The current Heisman Trophy finalists are: Andrew Luck, Kellen Moore, and Trent Richardson. Russell Wilson (Wisconsin) and Landry Jones (Oklahoma) both lost on Saturday and eliminated themselves completely. There’s little doubt that Luck is the favorite to win it. That leaves one other contender, Richardson. (There’s an argument for Moore because he’ll get the record for most wins by an FBS quarterback, but the respect factor for Boise State is so low because his team ranks 45th in strength of schedule and they play in the Mountain West Conference.) Although Luck is the second coming of Elway and has an NFL tagline of “Suck for Luck,” on a college scale he plays in a weaker conference and doesn’t have the stats that you need to be a Heisman winner. Honestly, he’s just a part of a trend where quarterbacks win any individual offensive MVP award. Here’s the list of Heisman winners since 2000.
2000- Chris Weinke (he was 30 when he won; a 30 year old playing with 18 and 19 year olds. No surprise he won.)
2001- Eric Crouch (my favorite player as a kid. He was exciting.)
2002- Carson Palmer
2003- Jason White (business owner in Oklahoma, what a waste.)
2004- Matt Leinart (coolest college athlete of all time, he hung out with Nick Lachey!)
2005- Reggie Bush (doesn’t matter that he vacated the trophy, we all know)
2006- Troy Smith (smaller faster version of Tebow, just too small)
2007- Tim Tebow (this man is inhuman. Never never never flustered.)
2008- Sam Bradford (accuracy)
2009- Mark Ingram (no doubt about it, clear cut from the beginning he should’ve won)
2010- Cam Newton (absolute stud in college, soon to be an absolute stud in the NFL)
Of the 10 winners, eight were quarterbacks. There are arguments for every player that did win. Tebow is the best college player of all time, Bradford threw 50 touchdowns, and Cam Newton made Auburn a superpower. But did Carson Palmer deserve it more than Larry Johnson who rushed for 2,000 yards? Or did Jason White deserve it more than Larry Fitzgerald who had 87 catches for 1,600 yards and 22 touchdowns? Yes, most of those quarterbacks threw 40 or more touchdowns with less than 10 interceptions and many running backs that are finalists have 1,500 yards and 20 touchdowns. So there is your standard for what players need to win the award because spread offenses give quarterbacks four and five wide receiver sets and have them in shotgun most of the game and throwing 45-50 times. Compare it to a running back that may only get 15-20 touches a game, but with easy games against inferior opponents, their stats need to reach a certain point too. It’s hard for a running back to win, but when the evidence is there, it should be noticed and rewarded.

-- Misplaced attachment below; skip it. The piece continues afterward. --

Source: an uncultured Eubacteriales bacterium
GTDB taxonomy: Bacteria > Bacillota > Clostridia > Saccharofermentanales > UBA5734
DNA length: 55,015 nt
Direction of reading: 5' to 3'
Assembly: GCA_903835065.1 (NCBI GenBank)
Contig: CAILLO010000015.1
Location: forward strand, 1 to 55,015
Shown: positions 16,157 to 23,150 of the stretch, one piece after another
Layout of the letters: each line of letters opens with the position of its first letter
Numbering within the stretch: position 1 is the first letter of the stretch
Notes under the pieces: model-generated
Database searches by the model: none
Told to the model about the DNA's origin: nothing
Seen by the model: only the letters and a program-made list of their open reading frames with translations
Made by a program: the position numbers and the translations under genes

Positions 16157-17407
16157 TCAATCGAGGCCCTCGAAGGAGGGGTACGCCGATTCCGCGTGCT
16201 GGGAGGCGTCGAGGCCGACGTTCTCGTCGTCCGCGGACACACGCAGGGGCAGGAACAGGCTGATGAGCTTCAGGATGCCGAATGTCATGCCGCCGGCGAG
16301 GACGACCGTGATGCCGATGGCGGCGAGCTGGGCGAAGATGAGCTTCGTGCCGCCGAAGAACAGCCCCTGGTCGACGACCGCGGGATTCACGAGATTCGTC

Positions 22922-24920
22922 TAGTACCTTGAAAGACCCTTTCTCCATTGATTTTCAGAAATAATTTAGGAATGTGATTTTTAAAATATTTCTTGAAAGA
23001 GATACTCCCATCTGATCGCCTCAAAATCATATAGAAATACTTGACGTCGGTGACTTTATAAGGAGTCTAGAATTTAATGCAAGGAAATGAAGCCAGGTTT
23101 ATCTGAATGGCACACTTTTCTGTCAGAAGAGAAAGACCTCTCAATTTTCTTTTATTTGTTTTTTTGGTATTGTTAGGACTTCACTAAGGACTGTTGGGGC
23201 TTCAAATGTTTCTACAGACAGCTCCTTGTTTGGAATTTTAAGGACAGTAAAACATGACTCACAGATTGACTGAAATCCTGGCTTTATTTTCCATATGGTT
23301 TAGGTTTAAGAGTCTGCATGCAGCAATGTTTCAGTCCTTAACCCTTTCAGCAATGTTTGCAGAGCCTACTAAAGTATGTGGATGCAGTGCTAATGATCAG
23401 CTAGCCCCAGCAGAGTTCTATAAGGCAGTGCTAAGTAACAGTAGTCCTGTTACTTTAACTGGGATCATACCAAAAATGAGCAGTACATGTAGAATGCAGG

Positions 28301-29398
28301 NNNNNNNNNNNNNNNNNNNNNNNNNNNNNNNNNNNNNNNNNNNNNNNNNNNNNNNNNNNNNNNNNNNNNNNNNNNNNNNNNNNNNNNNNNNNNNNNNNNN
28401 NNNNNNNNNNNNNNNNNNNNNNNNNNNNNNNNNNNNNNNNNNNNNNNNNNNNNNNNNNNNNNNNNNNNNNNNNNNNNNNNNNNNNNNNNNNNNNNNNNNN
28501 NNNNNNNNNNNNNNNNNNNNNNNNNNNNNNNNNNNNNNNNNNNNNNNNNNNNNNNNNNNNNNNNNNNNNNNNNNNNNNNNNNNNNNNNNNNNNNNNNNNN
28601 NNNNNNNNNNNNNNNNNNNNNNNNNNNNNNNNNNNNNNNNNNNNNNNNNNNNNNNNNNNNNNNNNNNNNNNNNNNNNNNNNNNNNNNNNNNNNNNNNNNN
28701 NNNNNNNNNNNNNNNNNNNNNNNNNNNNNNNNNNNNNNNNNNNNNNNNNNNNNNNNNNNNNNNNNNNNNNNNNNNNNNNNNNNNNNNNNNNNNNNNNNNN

Here’s a comparison on the two favorites.
That’s 6.6 yards a carry on only 18 carries a game. To compare, a solid NFL running back averages about 22-25 carries a game. He’s second in rushing yards (50 behind Virginia Tech’s David Wilson) while playing on an Alabama offense who has a game-manager for a quarterback and no explosive offensive threats like a Julio Jones. He also plays in the SEC, the toughest conference in the country and runs for touchdowns like this. The conference has eight of their 12 teams with winning records (compare that to Luck’s PAC-12 that has five of their 12 teams with winning records). The SEC has six teams in the BCS top 25 with four of them being BCS bowl eligible with LSU and Alabama as the top teams in the country. The SEC is known for having the best and fastest defenses and Richardson is embarrassing them. Those statistically around him (like Wilson, Bernard Pierce, and Ray Graham) are in weaker conferences like the ACC, Atlantic 10, and Big East. If he finishes with 225 carries for the season he’ll have close to 1,800 yards and 28 touchdowns (projected). Reread that last sentence.
It’s funny that the best pro prospect in 25 years went to the same school as the best pro prospect 25 years ago. It’s also funny that if Andrew Luck lives up to Elway’s hype, then Stanford will have had two of the best quarterbacks in the history of the NFL as their alumni. Having said that, in competition for a college sport’s “Most Outstanding Player,” do Luck’s NFL potential and talent equate him to winning the Heisman? He ranks 23rd in passing yards and 8th in touchdown passes. His three interceptions are third amongst that top 20. It sounds like a solid ratio, but look at the teams he played against. Of the seven teams, ONE team had a winning record,Washington. The others had losing records and Colorado was 1-7. His conference, the PAC-12 has three teams in the BCS top 25 with two of them being bow eligible. The Cardinals don’t play a team in the BCS top 25 until Oregon on November 12; the loser will drop far enough in the BCS that they won’t be BCS bowl eligible. So save Luck’s parade in New York for another day.
The both of them have their biggest games coming up in a few weeks and it will make or break their Heisman hopes. If Richardson runs all over LSU, arguably the best defense in the country, then he will no doubt be the favorite to win the Heisman. The same can be said for Stanford against Oregon. If Luck goes off against the Ducks then that ONE game against ONE good team will propel him far enough in the eyes of voters to win. That’s unfortunate because Richardson is the rightful owner to the Heisman Trophy.